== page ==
While many trainers use rewards and praise as their main tool for teaching dogs, another popular mode of positive reinforcement training is clicker training. For this, you use a device called a clicker that makes a unique clicking sound. The clicker is used to mark the exact moment your dog performs the behavior you were looking for.

By pairing the sound of the clicker with a reward, a dog can understand exactly what behavior results in said reward. Of course, you must click at the exact moment that your dog performs the desired action. The precision with which you can mark behaviors is the reason that clicker training is so effective and thus a favorite method of many trainers.

Choosing the Right Reward

The rewards you use are just as important as the method. If your dog is not motivated by what you have to offer, then you’re not going to get very far. Any trainer you work with should understand this and be flexible with rewards.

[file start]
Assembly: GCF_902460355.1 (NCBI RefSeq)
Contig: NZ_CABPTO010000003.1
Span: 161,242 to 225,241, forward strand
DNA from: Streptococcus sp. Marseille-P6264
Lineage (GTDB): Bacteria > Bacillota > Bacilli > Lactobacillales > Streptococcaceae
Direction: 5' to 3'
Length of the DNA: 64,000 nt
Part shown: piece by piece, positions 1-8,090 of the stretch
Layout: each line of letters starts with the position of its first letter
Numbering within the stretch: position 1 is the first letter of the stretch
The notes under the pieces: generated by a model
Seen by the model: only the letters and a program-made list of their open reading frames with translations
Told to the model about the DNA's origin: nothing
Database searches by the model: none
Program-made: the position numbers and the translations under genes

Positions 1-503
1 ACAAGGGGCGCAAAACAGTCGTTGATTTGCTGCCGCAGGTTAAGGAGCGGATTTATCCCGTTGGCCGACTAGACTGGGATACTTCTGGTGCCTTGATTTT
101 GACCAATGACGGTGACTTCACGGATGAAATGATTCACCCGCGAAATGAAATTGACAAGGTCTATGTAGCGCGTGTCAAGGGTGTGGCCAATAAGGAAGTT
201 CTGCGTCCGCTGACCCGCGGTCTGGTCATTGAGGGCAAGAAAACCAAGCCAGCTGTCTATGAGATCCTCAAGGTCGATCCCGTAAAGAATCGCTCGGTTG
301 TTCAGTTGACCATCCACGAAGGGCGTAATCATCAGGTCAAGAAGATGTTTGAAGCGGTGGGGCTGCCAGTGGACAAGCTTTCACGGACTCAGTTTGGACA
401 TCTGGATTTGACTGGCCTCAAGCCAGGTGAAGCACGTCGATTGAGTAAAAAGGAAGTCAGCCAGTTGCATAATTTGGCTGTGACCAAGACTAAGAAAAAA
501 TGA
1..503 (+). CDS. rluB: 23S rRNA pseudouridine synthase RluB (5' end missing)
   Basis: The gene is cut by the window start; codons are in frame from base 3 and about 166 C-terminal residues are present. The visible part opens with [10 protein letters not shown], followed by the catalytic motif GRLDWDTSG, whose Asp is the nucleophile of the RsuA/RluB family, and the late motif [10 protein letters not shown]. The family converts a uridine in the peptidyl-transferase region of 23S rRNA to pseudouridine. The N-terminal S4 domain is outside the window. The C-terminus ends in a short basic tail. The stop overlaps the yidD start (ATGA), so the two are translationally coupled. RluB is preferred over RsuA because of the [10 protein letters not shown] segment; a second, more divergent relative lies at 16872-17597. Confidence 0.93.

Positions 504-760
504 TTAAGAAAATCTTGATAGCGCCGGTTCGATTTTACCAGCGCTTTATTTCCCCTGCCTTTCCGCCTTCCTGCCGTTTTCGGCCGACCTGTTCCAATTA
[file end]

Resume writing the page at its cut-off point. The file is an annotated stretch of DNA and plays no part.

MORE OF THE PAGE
Most dogs fall into two categories, however: food-motivated and play-motivated. Food-motivated dogs are some of the easiest to train because they will do anything for a treat. However,  you should still vary the treats you use to keep things interesting and exciting for your pup. Play-motivated dogs can be a bit more challenging at first, but once you understand what type of toys they love, you’ll have an easier time.

For these dogs, It’s also helpful to keep a few special toys that are used only for training. Dogs do lose interest in their toys. When you manage this resource and make it something they only have access to for a short amount of time, it becomes more desirable and exciting. Having a few special training toys is better as you can rotate them and avoid having your dog grow bored of you always using the same one.

Teaching Walking Skills

Rewarding your dog is all about understanding what motivates them. If you take your dog for a walk but you have no treats or toys, you can still teach them to walk nicely by using their motivation to your advantage.

Dogs who are walking want to keep moving in a certain direction, so you can stop or even turn around if the dog pulls. Basically, your dog will learn that as long as the leash is loose you keep moving; if it goes taut, then you either stop moving or move away from your dog’s desire.